UK – Man arrested in DNP illegal selling operation

The man from West London is suspected of supplying this highly toxic chemical which has been misused as a fat burning supplement and has been the cause of a number of recent deaths.

This morning, Ealing and Harrow Borough Councils, accompanied by the FSA’s National Food Crime Unit (NFCU) have conducted searches on two properties in Ealing and Harrow alongside the Metropolitan Police.

A significant amount of a substance believed to be DNP was found at the premises.

The NFCU launched an operation in April 2015 following the death of 21-year old Eloise Parry after she had bought DNP online. As a result, several websites were identified by the NFCU as selling DNP as a slimming aid and were subsequently closed down.

Andy Morling, Head of Food Crime at the Food Standards Agency, said: ‘It is illegal to sell DNP for human consumption as it is a dangerous industrial chemical. Last year, DNP was responsible for five deaths. I would like to thank all those involved in this operation that aimed to tackle the online sale of DNP. It is our close working partnership with local authorities, law enforcement agencies and internet companies in the UK and abroad that has enabled us to close these websites and work to disrupt possible supply chains.’

‘The FSA and its partners would like to use this as an opportunity to once again highlight the dangers of DNP. It is an industrial chemical and is not made to be consumed as a diet supplement. Please do not be persuaded by the claims being made, those selling DNP do not care about your wellbeing.’

DNP has legitimate uses in areas such as biochemical research and in manufacturing chemicals. For this reason, DNP is not illegal for sale but it is illegal where sold for human consumption.

(Source: FSA website)

Books – Risk Regulation in Non-Animal Food Imports (Montanari F. et al.)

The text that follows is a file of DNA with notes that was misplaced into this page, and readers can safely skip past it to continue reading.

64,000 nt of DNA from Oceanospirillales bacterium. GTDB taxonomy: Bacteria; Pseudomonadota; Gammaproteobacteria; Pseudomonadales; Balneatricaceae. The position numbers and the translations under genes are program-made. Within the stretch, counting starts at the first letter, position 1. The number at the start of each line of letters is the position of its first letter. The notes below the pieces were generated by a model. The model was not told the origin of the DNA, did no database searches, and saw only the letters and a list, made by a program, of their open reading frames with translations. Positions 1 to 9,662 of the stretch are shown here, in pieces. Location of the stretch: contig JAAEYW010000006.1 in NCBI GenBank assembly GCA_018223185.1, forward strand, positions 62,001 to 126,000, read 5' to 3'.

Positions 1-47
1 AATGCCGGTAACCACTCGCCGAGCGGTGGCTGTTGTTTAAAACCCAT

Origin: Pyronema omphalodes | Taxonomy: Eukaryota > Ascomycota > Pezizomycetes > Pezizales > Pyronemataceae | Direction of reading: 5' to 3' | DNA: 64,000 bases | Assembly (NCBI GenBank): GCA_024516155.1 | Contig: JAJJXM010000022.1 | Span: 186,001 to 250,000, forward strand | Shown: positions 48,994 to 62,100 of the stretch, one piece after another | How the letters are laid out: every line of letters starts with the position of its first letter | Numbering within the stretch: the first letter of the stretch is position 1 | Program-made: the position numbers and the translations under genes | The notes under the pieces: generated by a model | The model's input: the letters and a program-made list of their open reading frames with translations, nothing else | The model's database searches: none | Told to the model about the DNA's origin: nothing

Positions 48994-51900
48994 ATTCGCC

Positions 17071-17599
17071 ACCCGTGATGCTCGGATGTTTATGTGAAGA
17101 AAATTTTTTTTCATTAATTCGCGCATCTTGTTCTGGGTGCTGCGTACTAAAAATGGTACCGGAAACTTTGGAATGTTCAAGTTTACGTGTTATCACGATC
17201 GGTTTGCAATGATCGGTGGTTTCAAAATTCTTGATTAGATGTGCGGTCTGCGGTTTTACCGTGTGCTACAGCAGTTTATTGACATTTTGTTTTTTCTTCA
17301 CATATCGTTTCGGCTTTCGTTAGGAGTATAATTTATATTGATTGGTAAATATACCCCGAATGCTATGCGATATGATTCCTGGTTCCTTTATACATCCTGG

My dear friend Francesco Montanari recently published this excellent book – co-authored with Veronika Jezso and Carlo Donati – which highlights one of the less explored areas of food law: the import of food of non-animal origin. Despite these products are traditionally considered less dangerous than food of animal origin, recent food crisis showed that this stereotype is set to change. Moreover, this subject has a major impact on market access and, more generally, on trade flows in a globalized and theoretically liberalized market.

Risk Regulation in Non-Animal Food Imports,  Montanari F., Jezso V., Donati. C., Springer Brief February 2015. Here you can download the table of contents.

This latest Springer Brief aims at providing a general understanding of the rationale – scientific as well as political – behind EU policy and related risk management decisions regarding imports of food of non-animal origin. Indeed, over the last years, threats deriving from imported food of non-animal origin seem to have multiplied, including sprout seeds contaminated with E. coli  and strawberries containing hepatitis A or noroviruses.

Against this background, the authors explain the mechanism of reinforced controls at EU borders on certain imports of non-animal origin as well as the wide spectrum of EU emergency measures  currently imposing trade restrictions on some of those products considered as presenting a high risk for public health. They also examine all chemical and non-chemical risks that may be associated with imports of non-animal origin and their impact on human health, taking into account the scientific output by the European Food Safety Authority.